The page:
Attorney General THORNBURGH. We are faced with an explosion of these habeas corpus cases which follow on the termination of often lengthy and exhaustive State proceedings. In the last 45 years, you have seen the number of these habeas corpus cases in the Federal courts—this is according to the Weiss Committee's assessment-go from a little over 500 a year to over 10,000 a year, and that means that court time is being utilized, prosecutor time is being utilized at both the State and Federal level, to the extent that we feel that the recommendations of the Powell Committee, designed to address the question of the interminability of the proceedings and the lack of finality that is built into these cases, are ripe for action.

As indicated in our letter to Senator Thurmond, we support the proposals that he has made, and are skeptical of the proposals which, by our reading, would either maintain the status quo or prolong this process even longer.

Senator HATCH. During the hearings up here, I have cited the Andrews case out in Utah-those were heinous murders committed by the person. Everybody knows it. He has been convicted and sentenced to death. Andrews is now in his 17th year of appeals, using 26 different appeal processes. It is going to go on forever unless we have some reasonable approach toward habeas corpus.

Doesn't this bill actually abolish the death penalty in every State under the guise of promoting racial justice?

Attorney General THORNBURGH. I believe that the so-called Racial Justice Act would have the effect of eliminating the death penalty. And in fairness to those who support it and are opposed to the death penalty, it may be their most effective strategy to use to negate the death penalty.

I don't quarrel with their right to oppose the death penalty, but I do think it is important for us to point out that the so-called Racial Justice Act has very little to do with racial justice and a lot to do with frustrating 37 States and the Federal Government, who have enacted a death penalty.

Senator HATCH. I am interested in your views on the subject of Federal habeas corpus. In 1983, for instance, your predecessor, General William French Smith, wrote that,

The most straightforward solution to the tensions, burdens and inefficiencies presently resulting from habeas corpus would be the simple abolition of Federal habeas corpus for State criminal convicts. Eliminating Federal habeas corpus for State criminals would not upset any deep-seated tradition or historically sanctioned practicc.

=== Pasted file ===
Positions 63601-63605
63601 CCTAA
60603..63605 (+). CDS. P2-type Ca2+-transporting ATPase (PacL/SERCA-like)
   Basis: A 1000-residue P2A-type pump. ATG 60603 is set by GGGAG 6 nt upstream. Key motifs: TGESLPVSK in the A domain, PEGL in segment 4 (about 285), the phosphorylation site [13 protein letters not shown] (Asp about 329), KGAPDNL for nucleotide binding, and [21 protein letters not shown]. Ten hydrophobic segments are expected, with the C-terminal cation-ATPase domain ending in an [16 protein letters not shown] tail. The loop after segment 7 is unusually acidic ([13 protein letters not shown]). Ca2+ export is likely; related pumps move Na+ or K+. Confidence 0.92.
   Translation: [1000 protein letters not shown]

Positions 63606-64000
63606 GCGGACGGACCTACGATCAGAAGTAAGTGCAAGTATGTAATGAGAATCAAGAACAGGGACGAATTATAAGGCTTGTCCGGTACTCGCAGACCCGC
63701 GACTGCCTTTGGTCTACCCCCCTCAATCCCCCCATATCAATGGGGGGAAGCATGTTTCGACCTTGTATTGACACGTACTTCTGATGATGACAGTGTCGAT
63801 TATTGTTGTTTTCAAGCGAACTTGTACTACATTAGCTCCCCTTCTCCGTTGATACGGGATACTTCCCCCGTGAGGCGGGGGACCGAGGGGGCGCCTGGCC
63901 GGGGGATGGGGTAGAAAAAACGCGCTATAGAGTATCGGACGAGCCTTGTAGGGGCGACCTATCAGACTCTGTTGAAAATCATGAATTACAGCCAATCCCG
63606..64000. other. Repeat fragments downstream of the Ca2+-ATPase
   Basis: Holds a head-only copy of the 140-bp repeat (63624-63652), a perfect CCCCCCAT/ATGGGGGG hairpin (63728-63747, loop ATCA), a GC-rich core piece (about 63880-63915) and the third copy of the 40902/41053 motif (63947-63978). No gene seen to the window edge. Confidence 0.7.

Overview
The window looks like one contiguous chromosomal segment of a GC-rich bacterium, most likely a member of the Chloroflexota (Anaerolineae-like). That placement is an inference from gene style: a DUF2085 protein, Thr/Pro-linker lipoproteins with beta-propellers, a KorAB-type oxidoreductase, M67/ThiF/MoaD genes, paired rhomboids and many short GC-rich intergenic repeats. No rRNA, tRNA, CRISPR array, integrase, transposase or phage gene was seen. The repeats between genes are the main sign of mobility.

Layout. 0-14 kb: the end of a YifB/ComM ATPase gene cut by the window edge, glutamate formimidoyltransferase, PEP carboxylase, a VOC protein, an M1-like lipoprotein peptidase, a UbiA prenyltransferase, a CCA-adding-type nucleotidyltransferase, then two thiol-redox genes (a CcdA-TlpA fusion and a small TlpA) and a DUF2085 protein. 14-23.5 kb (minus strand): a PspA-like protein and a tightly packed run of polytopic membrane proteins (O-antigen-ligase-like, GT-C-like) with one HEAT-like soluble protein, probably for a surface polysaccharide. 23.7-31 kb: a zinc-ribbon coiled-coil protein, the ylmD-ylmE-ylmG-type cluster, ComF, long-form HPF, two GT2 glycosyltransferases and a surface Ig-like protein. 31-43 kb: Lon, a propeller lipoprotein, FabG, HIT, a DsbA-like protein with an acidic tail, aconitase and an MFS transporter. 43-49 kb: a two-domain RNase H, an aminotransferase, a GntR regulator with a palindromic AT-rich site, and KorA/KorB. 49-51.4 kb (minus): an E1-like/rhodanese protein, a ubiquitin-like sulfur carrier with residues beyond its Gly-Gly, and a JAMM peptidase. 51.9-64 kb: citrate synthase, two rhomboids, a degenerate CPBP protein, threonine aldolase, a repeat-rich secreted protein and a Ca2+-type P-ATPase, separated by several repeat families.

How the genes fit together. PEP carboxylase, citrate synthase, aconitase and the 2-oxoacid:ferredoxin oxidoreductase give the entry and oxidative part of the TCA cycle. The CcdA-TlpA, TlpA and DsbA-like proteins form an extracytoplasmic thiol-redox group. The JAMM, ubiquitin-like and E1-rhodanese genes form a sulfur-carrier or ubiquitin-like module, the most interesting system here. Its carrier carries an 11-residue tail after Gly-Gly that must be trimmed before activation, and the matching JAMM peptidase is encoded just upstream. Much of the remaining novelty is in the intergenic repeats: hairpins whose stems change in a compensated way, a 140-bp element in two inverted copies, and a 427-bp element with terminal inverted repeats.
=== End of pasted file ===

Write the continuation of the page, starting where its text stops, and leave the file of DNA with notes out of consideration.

Attorney General Smith then concluded that abolishing Federal habeas on a nationwide basis, as we already have done in the District of Columbia, was a reform that, deserves the serious consideration of Congress.

In 1988, Attorney General Meese echoed those sentiments in a report to the Attorney General entitled “Federal Habeas Corpus Review of State Judgments."

Because it is clear to me that there is no genuine intention to really limit the current habeas jurisdiction on the part of those who have recently offered so-called habeas corpus reform bills, I am also considering offering an amendment on the floor of the Senate to accomplish what these two other Attorneys General have suggested—the end of statutory habeas corpus review by lower Federal courts.

Now, would your Department of Justice support such an amendment at this time?

Attorney General THORNBURGH. I think that that alternative would, in fact, provide for a more efficient Federal criminal justice system. But, on balance, I think we have taken the position that the Powell Commission recommendations, which do open the Federal courts for consideration of capital cases, in particular, are an appropriate response to the current heavy caseload on habeas corpus cases.

That is the administration's position, and a position that I think reflects an attempt to balance the concern for efficiency in the Fed